W is for Wieliczka salt mine, Poland.

I’d seen this place a few times on Nat Geo, so the chance to see it in the flesh was too good to miss.
The basics: A salt mine that no longer produces, with 800 steps, 3km’s of corridor, 20 chambers, countless sculptures, a chapel that takes your breath away and that sells salt trinkets made in Pakistan.

DSC_0197

The descent starts, with a couple of hundred wooden steps, six, turn 180 degrees, six more, 180 degrees etc, all the time looking down through the middle of the staircase into the black abyss below.

The Janowice Chamber

DSC_0204

The tour takes you through various chambers, large holes where salt once existed.

There are exhibits showing prehistoric men using salt and others with men and horses taking the salt back to the surface. On turning a corner and being confronted with a huge religious sculpture made of salt, the gaping cavern behind shows the origins of where you are, the countless thousands of tons of salt excavated leaving behind spaces where once was rock. Walking down a corridor you see wood that has over time been petrified, and wherever you look, there are white blobs seeping from the walls.

DSC_0208

A little scratch with the fingernail and a taste, yup, salt.

DSC_0202
After two hours you arrive at the real jewel, the Kings Chapel. I’d seen it in pictures and on television, but the reality is simply breathtaking. The group of 12 gave a collective gasp of astonishment as we saw it, followed by silence. Eyes take a while to digest the enormity of what they are seeing. An immense subterranean void, where even the tiled floor is a trompe l’oeil, being in fact a layer of salt, with the tiles chiseled into it.

DSC_0242

The staggeringly wide staircase invited me down, passing the intricate reliefs on the wall, carved no more than three inches deep in places and yet appearing to be much more. The chandeliers, immense structures hanging high above, are museum pieces on their own and highlight the wonderful work of the artists who created this place of beauty.

DSC_0252

It was a working chapel from its construction until the closing of the mine, Poland still being a very pious country. When you reach ground level, the enormity of the space is apparent, and yet with so many fantastic sculptures to see, it doesn’t seem large.

I did the tour with a French speaking guide, (who really was fantastic) and when we were in the obligatory gift shop stop he explained, with a little French pun, that salt was no longer “exploited” in the mine, only tourists were. Not entirely untrue, the prices were expensive, but when you think of import costs from Pakistan it’s understandable.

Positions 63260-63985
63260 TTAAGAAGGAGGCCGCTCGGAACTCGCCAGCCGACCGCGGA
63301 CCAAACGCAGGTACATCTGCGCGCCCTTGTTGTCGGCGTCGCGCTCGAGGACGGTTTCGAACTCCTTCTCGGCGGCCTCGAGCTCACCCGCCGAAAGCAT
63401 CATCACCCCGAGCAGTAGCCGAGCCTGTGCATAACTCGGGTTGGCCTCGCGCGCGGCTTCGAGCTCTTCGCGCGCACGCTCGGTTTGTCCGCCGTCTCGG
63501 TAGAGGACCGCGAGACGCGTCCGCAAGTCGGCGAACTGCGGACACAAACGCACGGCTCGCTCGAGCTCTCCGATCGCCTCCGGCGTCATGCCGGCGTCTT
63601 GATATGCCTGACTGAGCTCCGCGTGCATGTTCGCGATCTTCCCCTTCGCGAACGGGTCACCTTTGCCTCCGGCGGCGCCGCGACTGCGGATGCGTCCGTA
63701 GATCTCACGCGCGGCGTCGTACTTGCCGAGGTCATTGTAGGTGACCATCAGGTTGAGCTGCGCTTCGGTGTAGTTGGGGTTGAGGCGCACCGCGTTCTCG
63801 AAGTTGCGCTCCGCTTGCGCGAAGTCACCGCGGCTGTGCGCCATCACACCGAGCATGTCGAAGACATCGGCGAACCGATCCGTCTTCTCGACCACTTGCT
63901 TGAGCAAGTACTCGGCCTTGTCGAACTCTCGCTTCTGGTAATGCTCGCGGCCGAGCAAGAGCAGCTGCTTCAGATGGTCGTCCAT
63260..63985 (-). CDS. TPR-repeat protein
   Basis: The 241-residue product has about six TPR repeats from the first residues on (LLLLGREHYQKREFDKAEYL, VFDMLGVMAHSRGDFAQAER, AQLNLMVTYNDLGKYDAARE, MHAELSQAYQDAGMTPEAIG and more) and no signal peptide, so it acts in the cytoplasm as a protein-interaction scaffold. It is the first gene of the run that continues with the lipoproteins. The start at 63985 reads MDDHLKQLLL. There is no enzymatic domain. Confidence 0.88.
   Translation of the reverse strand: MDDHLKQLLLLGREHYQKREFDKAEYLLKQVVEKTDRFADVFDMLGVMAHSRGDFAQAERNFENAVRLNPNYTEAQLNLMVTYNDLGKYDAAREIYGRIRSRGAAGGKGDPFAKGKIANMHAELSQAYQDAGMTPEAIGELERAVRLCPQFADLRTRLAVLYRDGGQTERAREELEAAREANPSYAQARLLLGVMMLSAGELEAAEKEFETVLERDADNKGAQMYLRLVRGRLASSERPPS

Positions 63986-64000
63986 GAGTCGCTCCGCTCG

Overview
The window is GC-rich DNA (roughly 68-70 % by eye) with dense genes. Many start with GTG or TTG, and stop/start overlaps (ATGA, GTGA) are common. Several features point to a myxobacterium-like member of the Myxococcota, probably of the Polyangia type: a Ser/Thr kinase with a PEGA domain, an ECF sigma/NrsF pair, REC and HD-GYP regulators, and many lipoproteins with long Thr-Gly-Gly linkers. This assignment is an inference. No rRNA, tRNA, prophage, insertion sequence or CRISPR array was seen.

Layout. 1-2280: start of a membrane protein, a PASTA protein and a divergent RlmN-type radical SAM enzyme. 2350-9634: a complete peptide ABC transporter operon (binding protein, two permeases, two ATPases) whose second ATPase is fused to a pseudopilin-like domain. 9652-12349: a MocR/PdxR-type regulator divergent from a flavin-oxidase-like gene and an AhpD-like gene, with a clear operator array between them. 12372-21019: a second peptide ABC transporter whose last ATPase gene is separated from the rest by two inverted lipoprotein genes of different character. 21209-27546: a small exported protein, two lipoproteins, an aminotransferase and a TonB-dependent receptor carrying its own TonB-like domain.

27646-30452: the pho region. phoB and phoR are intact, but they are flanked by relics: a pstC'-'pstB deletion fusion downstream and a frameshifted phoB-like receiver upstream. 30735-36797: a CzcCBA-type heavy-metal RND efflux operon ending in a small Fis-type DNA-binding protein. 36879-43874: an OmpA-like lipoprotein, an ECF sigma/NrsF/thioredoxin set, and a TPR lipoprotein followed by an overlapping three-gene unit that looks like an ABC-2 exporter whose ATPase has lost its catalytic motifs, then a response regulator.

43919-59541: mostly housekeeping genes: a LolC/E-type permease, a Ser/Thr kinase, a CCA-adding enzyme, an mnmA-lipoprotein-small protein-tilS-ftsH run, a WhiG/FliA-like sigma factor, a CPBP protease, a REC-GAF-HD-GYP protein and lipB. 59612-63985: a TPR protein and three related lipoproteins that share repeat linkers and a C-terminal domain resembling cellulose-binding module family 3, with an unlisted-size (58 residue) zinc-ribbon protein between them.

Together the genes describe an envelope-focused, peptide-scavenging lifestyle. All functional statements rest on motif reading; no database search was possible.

DSC_0207

After a three hour tour you wait for the antiquated lift back to the surface and you exit with squinted eyes into blinding sunlight, with memories of that chapel etched in your mind.

The letter W was bought to you by: http://www.a-to-zchallenge.com/

Advertisements

About bobleponge216

Elderly rotund toothless male seeks wilderness to travel to.
This entry was posted in Travel and tagged , , , , . Bookmark the permalink.

8 Responses to W is for Wieliczka salt mine, Poland.

  1. So many of these ancient artefacts crafted by men of conviction. Somehow, I can’t see anything of its like being created now.

    Liked by 1 person

    • I think it depends where you go. Faith has become a lot less important to a lot of people in “the West” and thus yes, there is little creation of icons. In a lot of places where faith is still important though, there is just as much devotion and time given.

      Liked by 1 person

  2. What a wonderful tour! I have a Polish friend, and another (who is Czech but who lived there for a while)… I may have to add this to my bucket list! Great stuff. MH

    Liked by 1 person

    • Many thanks, It certainly wouldn’t be a wasted trip if you went. Fantastic place, trip took around 3.5/4hrs in total I think. Queues can be a bit painful I think in peak season, but otherwise no problems at all.

      Liked by 1 person

  3. thatssojacob says:

    They went here on The Amazing Race. I so want to see it.

    Liked by 1 person

    • I have no idea what “The Amazing Race” is (a quick Google should help me) but I’m so glad I’ve been too. An incredible place, mind-blowing in places, the scale is difficult to comprehend.

      Like

  4. Alex Hurst says:

    Wow… that’s really amazing! I’ve never heard of it before. You can even see the salt in the air in those photos. How cool. Your lips must have felt salty for hours afterwards.

    Liked by 1 person

    • It was a fantastic experience. The chapel is simply something else. We left there and drove up to Krakow, first thing on arrival at the hotel was a shower to get rid of the salt crystals all over.

      Liked by 1 person

Leave a Reply

Fill in your details below or click an icon to log in:

WordPress.com Logo

You are commenting using your WordPress.com account. Log Out / Change )

Twitter picture

You are commenting using your Twitter account. Log Out / Change )

Facebook photo

You are commenting using your Facebook account. Log Out / Change )

Google+ photo

You are commenting using your Google+ account. Log Out / Change )

Connecting to %s